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Tuesday, September 23, 2008

The First Day of Fall

It’s Sunday morning, the first day of Fall and it’s absolutely beautiful outdoors. The sky is clear, it’s 76°-F and the breeze is blowing about three miles per hour, so it feels more like a fine Spring day than the first day of Fall. We were up at 6:30 AM and, after taking Schooner for her morning constitutional, began preparing the boat to leave Baltimore at 8:00. Due to the calmness of the water and the great conditions, we were able to cast off about ten minutes early. We negotiated the many docks at the marina (it has 255 boat slips) and in no time at all, were on the Patapsco River, heading for the Chesapeake and Delaware Canal.

As a general rule of thumb, Gordon and I try to never travel on a Sunday. The reason for this is, there are usually a high number of people zooming about in boats of all shapes and sizes and the water is really congested. To make matters worse, most of the weekend boaters haven’t a clue when it comes to boater safety, COLREGS (International Regulations for Preventing Collisions at Sea), US Coast Guard Navigation Rules or plain old common courtesy. The net result is, the water becomes like a huge game of chicken with multiple players. Add a bit of alcohol and you wonder why there aren’t more collisions at sea. That being said, today was no exception to that rule.

Since this might be the last great weekend to go boating on the upper Chesapeake, the water was full of go-fast boats, big cruisers, small runabouts and sailboats trying to move under wind power alone (remember, the wind is only 3 mph.) To compound the congestion on the waterway, about every 45 minutes or so, an ocean going freighter (500 plus feet in length) or tug with a barge(s) in tow would pass by heading south. Many of the Sunday boating crowd paid them no heed and expected these big guys to move out of their way (bad idea.) Despite all of this drama, we were able to avoid any mishaps and make our way safely up the Chesapeake to the Chesapeake and Delaware (C&D) Canal.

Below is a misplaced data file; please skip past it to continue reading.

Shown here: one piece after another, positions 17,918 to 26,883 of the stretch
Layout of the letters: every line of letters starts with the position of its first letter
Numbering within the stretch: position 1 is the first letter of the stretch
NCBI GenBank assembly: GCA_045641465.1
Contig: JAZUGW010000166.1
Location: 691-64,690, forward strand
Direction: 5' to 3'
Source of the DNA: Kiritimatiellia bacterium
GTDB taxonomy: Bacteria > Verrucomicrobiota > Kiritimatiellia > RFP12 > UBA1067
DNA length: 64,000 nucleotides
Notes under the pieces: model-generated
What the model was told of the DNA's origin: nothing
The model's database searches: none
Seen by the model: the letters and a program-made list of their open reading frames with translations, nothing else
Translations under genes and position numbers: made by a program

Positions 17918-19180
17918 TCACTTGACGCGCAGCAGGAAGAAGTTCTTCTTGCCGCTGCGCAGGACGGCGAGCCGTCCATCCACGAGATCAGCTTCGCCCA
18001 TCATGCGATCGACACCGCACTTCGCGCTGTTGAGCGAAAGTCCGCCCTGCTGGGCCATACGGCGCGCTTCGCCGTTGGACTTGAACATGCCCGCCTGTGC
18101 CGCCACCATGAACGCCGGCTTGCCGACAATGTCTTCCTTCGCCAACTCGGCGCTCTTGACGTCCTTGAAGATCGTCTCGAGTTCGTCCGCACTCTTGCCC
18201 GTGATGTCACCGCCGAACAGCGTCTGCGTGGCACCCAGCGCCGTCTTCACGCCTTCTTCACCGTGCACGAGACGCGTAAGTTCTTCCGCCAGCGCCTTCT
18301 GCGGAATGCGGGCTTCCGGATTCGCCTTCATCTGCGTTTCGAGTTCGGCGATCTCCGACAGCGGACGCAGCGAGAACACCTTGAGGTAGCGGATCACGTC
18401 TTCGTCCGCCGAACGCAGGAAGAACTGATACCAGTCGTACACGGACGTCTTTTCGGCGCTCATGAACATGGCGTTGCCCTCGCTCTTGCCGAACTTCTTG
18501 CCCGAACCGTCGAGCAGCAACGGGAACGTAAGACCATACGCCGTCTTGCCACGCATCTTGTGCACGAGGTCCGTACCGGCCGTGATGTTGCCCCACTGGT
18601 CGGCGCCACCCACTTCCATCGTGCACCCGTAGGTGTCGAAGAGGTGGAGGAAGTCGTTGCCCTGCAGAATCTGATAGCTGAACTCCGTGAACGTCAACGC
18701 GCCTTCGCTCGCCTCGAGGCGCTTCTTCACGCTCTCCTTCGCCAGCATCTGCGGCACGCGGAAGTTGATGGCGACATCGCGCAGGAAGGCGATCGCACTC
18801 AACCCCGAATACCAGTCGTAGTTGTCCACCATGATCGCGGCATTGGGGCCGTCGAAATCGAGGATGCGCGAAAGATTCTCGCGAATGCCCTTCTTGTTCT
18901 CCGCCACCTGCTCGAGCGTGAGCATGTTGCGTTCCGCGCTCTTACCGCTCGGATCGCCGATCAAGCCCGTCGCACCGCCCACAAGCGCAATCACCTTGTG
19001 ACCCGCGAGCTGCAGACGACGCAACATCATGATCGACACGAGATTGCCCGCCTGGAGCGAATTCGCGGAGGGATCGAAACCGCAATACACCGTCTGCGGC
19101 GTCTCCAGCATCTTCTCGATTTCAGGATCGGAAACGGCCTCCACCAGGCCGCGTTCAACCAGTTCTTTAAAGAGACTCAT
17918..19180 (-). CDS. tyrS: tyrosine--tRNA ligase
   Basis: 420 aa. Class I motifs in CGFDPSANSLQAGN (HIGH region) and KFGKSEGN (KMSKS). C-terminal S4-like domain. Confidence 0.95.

The C&D, originally dug in 1829, connects upper Chesapeake Bay with the Delaware River. It’s 14 miles long, 450' wide, 45' deep and connects Philadelphia, PA with the Chesapeake Bay and all of its adjacent cities. We had timed today’s passage, so that the current was with us going into the canal and we’d reach the mid point of the canal right at slack tide. At this point is a marina called Summit Point Marina and it was here that we’d made a reservation for the night.

Upon our arrival, we took on fuel and moved into our slip for the night. It’s quiet here, calm, sheltered and the boat hardly moves in its slip. Tonight we’ll both get a good night’s sleep and head on to Philadelphia in the morning.

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